I have been reading at your site which I have found to be very intresting and informative…. I noticed a little there on the Gnostic gospels. My question is…since there is no proof that the main 4 gospels..Matthew Mark Luke and John..are legitimate .. I was wondering where you get the information on the Gnostic gospels being antichrist?…thank you..


First of all, you make a statement that I do not agree with. You say that there is no proof that Matthew, Mark, Luke and John are legitimate. I am not sure what your definition of “legitimate” is and we can also debate the definition of proof. It is nearly impossible to “prove” things about the past. Historians and archaeologists do not prove things. Instead, they seek the most reasonable inference from the data. The fact is that there is a tremendous amount of evidence that the four canonical gospels are “legitimate” and inspired. First of all, all of them were written in the first century AD. This is now accepted by all reputable scholars. Matthew, Mark and Luke were all written by the 60s AD and John was written somewhere between the 70s and the 90s AD. We have dozens of New Testament manuscripts from the second century AD, including the Rylands Papyrus–a fragment of John from about AD 125. Also, we have independent testimony that these gospels are apostolic. Authors such as Clement of Rome, Ignatius and Polycarp quote the gospels as authoritative in the early second century. Papias mentions the four gospels in the early second century as pillars of the truth, as does Justin in the mid-first century. The evidence is that from the earliest times–certainly by AD 100–there were four accepted gospels and that those gospels are the canonical Matthew, Mark, Luke and John. Much more can be said in support of the legitimacy of the four gospels. Does this “prove” that they are legitimate? That would depend on your definition of proof and your definition of legitimate. Historical evidence does not lead to mathematical-style “proof.” What I can say is that voluminous evidence points toward the legitimate, inspired, authoritative nature of the four accepted gospels. Of couse, I am just touching slightly on that evidence. Much more can be said in support of the apostolic support for the four canonical gosples.

Literally none of this can be said of any of the supposed gnostic gospels. The earliest manuscripts we have for letters such as the Gospel of Thomas, the Gospel of Judas, the Gospel of Mary and others are no earlier than the fourth century, and usually much later. There is literally no direct evidence that these documents were written in the first century. None of the very early church fathers mention these documents. When they are mentioned at the end of the second century, for example by Irenaeus, they are described as heretical teachings–not accepted by the mainstream church.

Obviously, someone wrote these books and they were used by some as having some authority. Most scholars believe that gnostics wrote these apocryphal gospels. Who were these people? There were a number of different gnostic groups. They were heretics such as Valentinus, who rejected the humanity of Jesus. They denied that Jesus was crucified. They promoted a bizarre cosmology with multiple levels of emanations of an impersonal God.  There is a lot of information on these groups in my book on church history “The Christian Story” (  Despite what some scholars say, these were not mainstream ideas in Christianity. In any case, none of these documents were written by apostles or by people who knew the apostles. They were never accepted as having apostolic authority for the simple reason that all in the church knew that these were not even first century documents and for doctrinal reasons. Interestingly, even the gnostics themselves, although they used these books, did not claim they were canonical in the sense of Matthew, Mark, Luke and John. Marcion, a gnostic teacher in the second half of the second century, produced a list of accepted New Testament writings. Even this gnostic teacher did not have the nerve to list any of the gnostic letters as inspired or part of the canon.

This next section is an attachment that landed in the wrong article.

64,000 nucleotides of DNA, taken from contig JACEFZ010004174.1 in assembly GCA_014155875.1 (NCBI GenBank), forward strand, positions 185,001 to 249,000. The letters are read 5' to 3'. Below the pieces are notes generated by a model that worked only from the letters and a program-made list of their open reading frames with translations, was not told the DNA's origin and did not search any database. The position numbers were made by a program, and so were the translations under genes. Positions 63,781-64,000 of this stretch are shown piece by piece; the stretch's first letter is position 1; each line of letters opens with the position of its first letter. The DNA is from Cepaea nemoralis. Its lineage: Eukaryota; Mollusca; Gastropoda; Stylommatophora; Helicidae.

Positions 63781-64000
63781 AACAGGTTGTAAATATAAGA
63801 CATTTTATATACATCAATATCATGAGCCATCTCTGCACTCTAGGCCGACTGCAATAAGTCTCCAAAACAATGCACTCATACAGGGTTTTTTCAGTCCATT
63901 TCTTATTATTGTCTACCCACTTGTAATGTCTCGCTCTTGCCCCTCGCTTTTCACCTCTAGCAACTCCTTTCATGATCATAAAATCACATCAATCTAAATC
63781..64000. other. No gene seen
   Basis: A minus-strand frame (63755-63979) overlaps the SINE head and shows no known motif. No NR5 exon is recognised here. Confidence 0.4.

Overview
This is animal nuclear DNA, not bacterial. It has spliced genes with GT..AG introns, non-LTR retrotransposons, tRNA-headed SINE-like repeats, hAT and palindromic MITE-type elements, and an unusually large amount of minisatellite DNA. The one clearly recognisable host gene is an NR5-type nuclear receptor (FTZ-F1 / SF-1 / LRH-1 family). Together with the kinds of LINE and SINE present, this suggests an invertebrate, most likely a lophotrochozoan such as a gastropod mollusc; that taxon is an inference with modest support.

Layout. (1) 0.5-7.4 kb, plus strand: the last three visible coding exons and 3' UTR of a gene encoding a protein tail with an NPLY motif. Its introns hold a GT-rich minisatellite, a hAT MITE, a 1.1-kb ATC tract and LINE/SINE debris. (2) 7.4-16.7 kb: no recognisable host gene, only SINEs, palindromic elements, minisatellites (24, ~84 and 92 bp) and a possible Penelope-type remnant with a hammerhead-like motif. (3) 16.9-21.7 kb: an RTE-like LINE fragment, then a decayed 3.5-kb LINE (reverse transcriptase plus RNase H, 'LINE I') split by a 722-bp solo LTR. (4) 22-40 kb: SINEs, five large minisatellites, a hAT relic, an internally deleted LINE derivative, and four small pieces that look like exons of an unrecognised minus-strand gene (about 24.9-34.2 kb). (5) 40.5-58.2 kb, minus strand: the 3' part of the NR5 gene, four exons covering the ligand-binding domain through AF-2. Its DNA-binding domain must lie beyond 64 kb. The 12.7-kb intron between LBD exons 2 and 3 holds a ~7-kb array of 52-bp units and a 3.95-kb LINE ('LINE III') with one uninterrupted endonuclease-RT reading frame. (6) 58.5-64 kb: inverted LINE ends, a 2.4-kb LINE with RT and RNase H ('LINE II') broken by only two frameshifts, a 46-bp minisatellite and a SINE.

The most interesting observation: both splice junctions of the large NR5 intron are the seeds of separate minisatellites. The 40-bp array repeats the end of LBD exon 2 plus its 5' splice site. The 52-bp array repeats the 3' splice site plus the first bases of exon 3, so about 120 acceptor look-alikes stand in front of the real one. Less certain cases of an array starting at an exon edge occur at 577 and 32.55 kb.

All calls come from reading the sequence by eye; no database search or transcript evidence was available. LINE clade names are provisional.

Some scholars try to create the impression that The Gospel of Thomas, The Gospel of the Lord, The Gospel of Truth and others are on par with the four gospels, but this is a highly biased view, not supported by the evidence, as I describe above. You should not be confused by these liberal scholars, almost all of whom do not even believe in biblical inspiration and who have an agenda to try to undermine the canonical gospels.

As for the antichrist. John tells us in 1 John chapter two that the antichrist is anyone who denies the biblical picture of Jesus Christ. By this definition, those who deny that he was both God and man meet the biblical definition as the antichrist. In fact, scholars believe that 1 John may have been written in part to oppose gnostic teaching. I am not prepared to declare the author of the Gospel of Thomas, for example, to be the antichrist. I will let God judge such things, but I can see why someone might declare the writers of these apocryphal gnostic letters to be the antichrist.

John Oakes

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